Go Your Own Way
Fleetwood Mac should be preparing for their farewell tour but, true to form, their epic saga has taken on another complicated turn. Introducing, then, the dynamic duo of Buckingham McVie – “a nice splinter off the main artery of Fleetwood Mac.” In this exclusive interview, Lindsey Buckingham and Christine McVie reveal all to Stephen Deusner about their unexpected side project, and about how it fits into the storied past, present and future of Fleetwood Mac. “It’s that umbilical cord that can’t be broken,” says Christine. “It just pulls you back.”
“THERE WAS SOMETHING COSMIC about it.” says Lindsey Buckingham. He’s sitting at the head of a long table in the brightly lit conference room of an anonymous office building in the Westwood neighbourhood of L.A, talking about Buckingham McVie, the new album he wrote and recorded with his Fleetwood Mac bandmate Christine McVie. Even as they are preparing for a Fleetwood Mac farewell tour in 2018, these two members have emerged as intimate collaborators proving there’s still a lot of life left in the band. “She and I kept saying to each other, ‘Why did it take us so long to think that it would be cool to do a duets album?’ I guess it was logistics – just getting to the point where the stars all aligned.” It’s a record with a lot of history behind it: more than 40 years of hook-ups and break-ups, marriages and divorces, drug abuse and recovery, departures and returns, hits and misses. It’s a story that begins with pub gigs in the late 1960s and a fateful Tex-Mex dinner meeting in the early 1975 and ends with a final arena tour in the late 2010s, spanning nearly every continent (even Antarctica, if you count the band’s penguin mascot) and almost every style of rock, including Buckingham’s early acid-rock and McVie’s beloved blues. And yet, these two musicians, both so embroiled in their own dramas, never really had any drama between them.
“The idea of us working together wasn’t about what kind of album we were making, at least not initially. It was just about getting together and finding some common ground. The fact that she had stuff she wanted to work on was really intriguing, and as soon as we got in the studio – maybe a week in – we looked at each other and were like, Holy shit, this feels like… something… I don’t want to say a ‘duets album’, but it felt like something substantial. It had never occurred to us to pursue anything like that.” As he speaks, Buckingham glances out the window, which offers a perverse panorama of L.A swallowed up by low clouds. “It’s been raining for a while,” he says, “but we need it.” That might be an understatement. The city with which he and Fleetwood Mac have long been associated is under siege: it’s been pouring for hours, with a strong wind coming in off the ocean. Meteorologists call it a bombogenesis, or a weather bomb. Streets are flooding all over town. Traffic lights are going out. Fallen trees are blocking roads. There are reports of sinkholes opening up and swallowing cars whole. The scene is apocalyptic – if California is ever going to sink into the Pacific, today might be the day.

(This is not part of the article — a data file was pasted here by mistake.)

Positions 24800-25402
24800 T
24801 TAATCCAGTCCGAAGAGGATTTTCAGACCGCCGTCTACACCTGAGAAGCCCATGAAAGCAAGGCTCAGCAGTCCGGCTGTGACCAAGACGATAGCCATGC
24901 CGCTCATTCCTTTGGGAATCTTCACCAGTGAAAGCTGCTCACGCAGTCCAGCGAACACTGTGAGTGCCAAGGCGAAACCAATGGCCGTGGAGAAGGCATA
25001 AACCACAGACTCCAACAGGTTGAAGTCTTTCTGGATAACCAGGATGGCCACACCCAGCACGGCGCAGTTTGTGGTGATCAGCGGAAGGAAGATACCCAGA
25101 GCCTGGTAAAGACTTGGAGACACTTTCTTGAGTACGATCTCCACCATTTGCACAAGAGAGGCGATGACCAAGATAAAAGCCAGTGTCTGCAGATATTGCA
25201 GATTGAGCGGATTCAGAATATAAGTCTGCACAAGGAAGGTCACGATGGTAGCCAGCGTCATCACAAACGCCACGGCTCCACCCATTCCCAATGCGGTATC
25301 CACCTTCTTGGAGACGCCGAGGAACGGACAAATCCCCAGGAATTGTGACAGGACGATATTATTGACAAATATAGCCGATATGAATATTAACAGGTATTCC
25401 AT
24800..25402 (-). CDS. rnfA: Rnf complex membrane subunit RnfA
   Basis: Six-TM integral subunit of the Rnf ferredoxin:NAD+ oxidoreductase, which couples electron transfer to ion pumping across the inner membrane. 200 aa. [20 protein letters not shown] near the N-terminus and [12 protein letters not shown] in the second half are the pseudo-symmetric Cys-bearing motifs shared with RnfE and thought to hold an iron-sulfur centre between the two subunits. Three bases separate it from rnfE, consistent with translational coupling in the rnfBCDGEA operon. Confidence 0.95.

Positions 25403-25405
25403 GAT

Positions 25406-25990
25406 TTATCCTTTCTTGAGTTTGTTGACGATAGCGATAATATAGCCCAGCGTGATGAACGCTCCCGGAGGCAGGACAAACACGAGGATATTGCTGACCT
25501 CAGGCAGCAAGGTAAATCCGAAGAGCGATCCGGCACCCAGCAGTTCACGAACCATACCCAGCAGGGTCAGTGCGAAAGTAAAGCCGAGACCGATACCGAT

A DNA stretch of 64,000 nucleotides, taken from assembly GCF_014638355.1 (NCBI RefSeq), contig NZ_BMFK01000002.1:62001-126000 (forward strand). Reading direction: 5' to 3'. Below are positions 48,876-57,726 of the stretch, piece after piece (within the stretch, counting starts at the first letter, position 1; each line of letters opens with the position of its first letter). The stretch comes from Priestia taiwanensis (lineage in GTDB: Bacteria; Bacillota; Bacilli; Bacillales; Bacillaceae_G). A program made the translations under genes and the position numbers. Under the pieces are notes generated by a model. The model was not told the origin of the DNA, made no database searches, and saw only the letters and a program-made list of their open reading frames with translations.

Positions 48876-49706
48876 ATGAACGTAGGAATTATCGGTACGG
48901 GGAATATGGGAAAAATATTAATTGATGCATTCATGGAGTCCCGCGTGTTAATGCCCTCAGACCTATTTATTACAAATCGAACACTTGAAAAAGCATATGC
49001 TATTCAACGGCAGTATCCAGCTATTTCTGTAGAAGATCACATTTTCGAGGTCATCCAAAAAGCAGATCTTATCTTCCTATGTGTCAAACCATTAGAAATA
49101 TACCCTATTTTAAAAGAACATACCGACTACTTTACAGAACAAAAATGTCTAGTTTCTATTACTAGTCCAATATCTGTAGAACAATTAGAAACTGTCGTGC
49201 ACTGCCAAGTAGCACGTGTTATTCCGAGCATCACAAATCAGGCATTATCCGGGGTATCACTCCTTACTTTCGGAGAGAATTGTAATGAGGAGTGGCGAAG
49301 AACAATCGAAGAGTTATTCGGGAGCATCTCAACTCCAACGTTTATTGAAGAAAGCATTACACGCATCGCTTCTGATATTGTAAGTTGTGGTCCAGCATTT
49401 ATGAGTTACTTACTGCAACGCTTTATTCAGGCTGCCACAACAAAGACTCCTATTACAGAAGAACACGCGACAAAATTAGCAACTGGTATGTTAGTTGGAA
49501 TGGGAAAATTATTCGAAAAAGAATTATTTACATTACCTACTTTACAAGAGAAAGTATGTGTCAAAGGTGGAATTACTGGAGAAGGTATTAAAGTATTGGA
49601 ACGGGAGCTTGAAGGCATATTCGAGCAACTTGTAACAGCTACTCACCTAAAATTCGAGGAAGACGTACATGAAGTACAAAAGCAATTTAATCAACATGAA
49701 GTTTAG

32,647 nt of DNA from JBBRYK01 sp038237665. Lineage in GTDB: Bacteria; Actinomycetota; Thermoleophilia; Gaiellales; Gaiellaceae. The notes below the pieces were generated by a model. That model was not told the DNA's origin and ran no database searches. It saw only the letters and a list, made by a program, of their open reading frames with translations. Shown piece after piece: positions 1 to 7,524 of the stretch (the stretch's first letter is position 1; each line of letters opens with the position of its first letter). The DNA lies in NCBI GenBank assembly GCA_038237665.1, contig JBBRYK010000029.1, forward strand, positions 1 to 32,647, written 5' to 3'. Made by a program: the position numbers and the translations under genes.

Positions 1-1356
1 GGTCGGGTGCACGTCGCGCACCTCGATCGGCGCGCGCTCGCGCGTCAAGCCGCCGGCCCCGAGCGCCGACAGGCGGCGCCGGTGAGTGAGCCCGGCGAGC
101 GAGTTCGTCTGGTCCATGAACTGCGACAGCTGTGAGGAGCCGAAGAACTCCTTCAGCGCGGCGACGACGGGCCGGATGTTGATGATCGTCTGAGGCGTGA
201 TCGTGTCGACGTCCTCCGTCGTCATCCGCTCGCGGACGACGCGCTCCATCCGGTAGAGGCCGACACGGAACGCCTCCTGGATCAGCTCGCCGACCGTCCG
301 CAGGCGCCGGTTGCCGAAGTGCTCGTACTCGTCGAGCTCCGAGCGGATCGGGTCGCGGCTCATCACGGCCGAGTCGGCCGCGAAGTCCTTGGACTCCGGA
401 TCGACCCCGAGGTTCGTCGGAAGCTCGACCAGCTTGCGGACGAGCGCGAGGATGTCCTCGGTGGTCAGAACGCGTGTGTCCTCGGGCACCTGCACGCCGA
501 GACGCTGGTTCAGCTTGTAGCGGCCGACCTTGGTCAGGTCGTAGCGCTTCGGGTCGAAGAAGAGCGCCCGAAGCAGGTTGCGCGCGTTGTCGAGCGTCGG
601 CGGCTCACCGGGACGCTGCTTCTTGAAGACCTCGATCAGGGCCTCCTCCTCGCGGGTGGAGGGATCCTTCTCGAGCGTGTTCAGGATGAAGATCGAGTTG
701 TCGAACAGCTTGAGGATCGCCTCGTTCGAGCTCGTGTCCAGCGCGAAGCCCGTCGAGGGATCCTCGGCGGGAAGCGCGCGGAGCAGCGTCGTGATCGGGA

“I’ve grown up since I last worked with her”
Buckingham, by contrast, looks the model of a gracefully ageing Golden State rock star, tanned and animated, his grey-green eyes still lively and his salt-and-pepper hair still standing on end. He’s sporting a black leather jacket over a plunging black V-neck and blue jeans: something of a uniform for the singer-songwriter-guitarist, producer. His hands fidget at the table, as though he’d much rather be playing guitar than talking to a journalist. Who wouldn’t?
Buckingham is Fleetwood Mac’s resident pop genius, a sharp songwriter and a remarkable guitar player, but also a wildly imaginative producer responsible for the group’s shimmery, sharp around the edges sound. McVie is a bit harder to pin down, however, and she might just be the band’s unheralded star: a singer with a distinctively dusky voice and a lyricist with an ear for songs that are simple and complex at the same time. Often overshadowed by the other woman in the band Stevie Nicks, who can upstage almost anyone, McVie is responsible for some of their biggest hits both before and after the arrival of Buckingham and Nicks in 1974, including “You Make Loving Fun”, “Say You Love Me” and “Over My Head”. For further proof of her indispensability, just scan the credits of 1988’s best-selling Greatest Hits: half of the compilation’s 16 tracks were either written or co-written by McVie. Not had for a band with three dynamic songwriters. “I can’t say Lindsey and I go out to dinner often,” she says, “because obviously I live five thousand miles away. But we are good friends and we have a serendipitous relationship musically. It’s chemistry, I suppose.”
The atypically rainy weather is fitting, somehow. It’s an unmissable metaphor for the kind of music Buckingham and McVie make together, both as members of Fleetwood Mac and as part of this new splinter-group duo. Their songs are taut and melodic, often bright and bouncy and catchy, but with a rainy-day melancholy that sounds even more pronounced now they have reached their sixties and seventies, respectively. Age gives them a different perspective, an appreciation for the cosmic. “I’ve grown up a lot since the last time I really worked with her,” says Buckingham. “I realised: ‘Oh, here I am, a completely different person. I’m a father of three children. I’ve been married almost 20 years. I’ve had my journey, and Christine has had her own journey.”‘ Those journeys are ongoing, even if Fleetwood Mac is winding down. “The 2018 tour is supposed to be a farewell tour,” says McVie, “but you take farewell tours one at a time. Somehow we always come together, this unit. We can feel it ourselves.”